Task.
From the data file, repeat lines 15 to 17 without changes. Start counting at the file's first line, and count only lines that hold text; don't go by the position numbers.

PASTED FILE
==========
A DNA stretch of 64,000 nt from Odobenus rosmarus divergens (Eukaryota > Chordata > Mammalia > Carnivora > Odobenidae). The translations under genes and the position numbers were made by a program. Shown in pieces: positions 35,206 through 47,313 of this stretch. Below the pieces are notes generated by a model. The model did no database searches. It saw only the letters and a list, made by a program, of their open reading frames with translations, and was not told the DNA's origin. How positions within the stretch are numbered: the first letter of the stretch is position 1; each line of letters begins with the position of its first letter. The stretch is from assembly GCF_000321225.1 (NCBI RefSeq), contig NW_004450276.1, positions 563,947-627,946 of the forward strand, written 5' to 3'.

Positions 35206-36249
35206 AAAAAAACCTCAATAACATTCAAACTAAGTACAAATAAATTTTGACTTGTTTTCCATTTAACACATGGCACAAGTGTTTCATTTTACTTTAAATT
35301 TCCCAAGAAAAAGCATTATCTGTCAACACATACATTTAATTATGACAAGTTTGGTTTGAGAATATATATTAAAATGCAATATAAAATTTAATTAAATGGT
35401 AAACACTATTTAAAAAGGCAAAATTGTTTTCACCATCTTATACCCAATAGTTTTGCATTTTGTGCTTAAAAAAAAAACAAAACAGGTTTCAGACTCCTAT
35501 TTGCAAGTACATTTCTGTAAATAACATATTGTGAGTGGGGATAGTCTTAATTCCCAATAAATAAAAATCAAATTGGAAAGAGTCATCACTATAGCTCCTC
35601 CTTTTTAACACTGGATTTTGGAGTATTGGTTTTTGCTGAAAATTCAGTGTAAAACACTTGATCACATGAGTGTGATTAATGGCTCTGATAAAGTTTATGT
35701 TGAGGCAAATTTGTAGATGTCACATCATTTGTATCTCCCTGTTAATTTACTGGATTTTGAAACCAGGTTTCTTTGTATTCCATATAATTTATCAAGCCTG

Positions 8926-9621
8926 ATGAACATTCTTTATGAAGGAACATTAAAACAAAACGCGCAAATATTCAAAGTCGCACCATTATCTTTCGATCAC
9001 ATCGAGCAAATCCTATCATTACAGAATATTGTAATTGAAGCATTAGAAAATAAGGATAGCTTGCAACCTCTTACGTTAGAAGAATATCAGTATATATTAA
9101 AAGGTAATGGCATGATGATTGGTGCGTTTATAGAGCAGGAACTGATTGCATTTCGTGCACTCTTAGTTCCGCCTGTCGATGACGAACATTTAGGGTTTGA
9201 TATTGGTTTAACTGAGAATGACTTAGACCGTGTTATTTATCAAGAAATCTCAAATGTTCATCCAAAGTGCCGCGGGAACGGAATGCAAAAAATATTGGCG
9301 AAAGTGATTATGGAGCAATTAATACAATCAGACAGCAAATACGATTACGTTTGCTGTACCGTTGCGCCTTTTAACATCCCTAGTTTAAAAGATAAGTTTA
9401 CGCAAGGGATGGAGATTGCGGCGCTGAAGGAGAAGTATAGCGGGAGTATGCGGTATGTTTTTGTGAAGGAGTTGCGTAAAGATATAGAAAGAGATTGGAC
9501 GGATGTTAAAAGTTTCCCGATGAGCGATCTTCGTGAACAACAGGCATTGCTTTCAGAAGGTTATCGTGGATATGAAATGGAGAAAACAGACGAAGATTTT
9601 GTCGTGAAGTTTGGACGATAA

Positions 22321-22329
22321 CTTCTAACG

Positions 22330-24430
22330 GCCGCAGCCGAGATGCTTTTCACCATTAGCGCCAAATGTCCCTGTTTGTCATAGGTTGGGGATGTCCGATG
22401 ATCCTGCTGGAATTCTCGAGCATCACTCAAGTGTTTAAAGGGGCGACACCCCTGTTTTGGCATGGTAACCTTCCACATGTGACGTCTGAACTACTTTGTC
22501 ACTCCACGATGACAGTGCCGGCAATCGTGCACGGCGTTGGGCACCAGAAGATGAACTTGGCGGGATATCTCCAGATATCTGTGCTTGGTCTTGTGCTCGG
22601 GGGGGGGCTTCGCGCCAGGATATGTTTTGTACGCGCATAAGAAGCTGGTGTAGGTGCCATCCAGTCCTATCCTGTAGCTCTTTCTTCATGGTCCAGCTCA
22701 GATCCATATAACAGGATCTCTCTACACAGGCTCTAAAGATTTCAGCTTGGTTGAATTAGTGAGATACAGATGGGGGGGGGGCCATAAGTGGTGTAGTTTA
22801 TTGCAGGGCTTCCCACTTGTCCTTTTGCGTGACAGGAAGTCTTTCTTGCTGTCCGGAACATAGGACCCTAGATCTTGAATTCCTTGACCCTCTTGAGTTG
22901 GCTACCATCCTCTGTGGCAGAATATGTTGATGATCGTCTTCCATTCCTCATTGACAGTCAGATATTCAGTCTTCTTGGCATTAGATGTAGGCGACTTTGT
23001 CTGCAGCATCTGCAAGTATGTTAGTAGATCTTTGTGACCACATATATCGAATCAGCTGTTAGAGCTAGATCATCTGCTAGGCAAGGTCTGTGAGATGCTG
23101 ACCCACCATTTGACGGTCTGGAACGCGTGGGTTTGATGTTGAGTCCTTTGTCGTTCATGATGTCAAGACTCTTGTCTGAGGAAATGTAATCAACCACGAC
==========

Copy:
9401 CGCAAGGGATGGAGATTGCGGCGCTGAAGGAGAAGTATAGCGGGAGTATGCGGTATGTTTTTGTGAAGGAGTTGCGTAAAGATATAGAAAGAGATTGGAC
9501 GGATGTTAAAAGTTTCCCGATGAGCGATCTTCGTGAACAACAGGCATTGCTTTCAGAAGGTTATCGTGGATATGAAATGGAGAAAACAGACGAAGATTTT
9601 GTCGTGAAGTTTGGACGATAA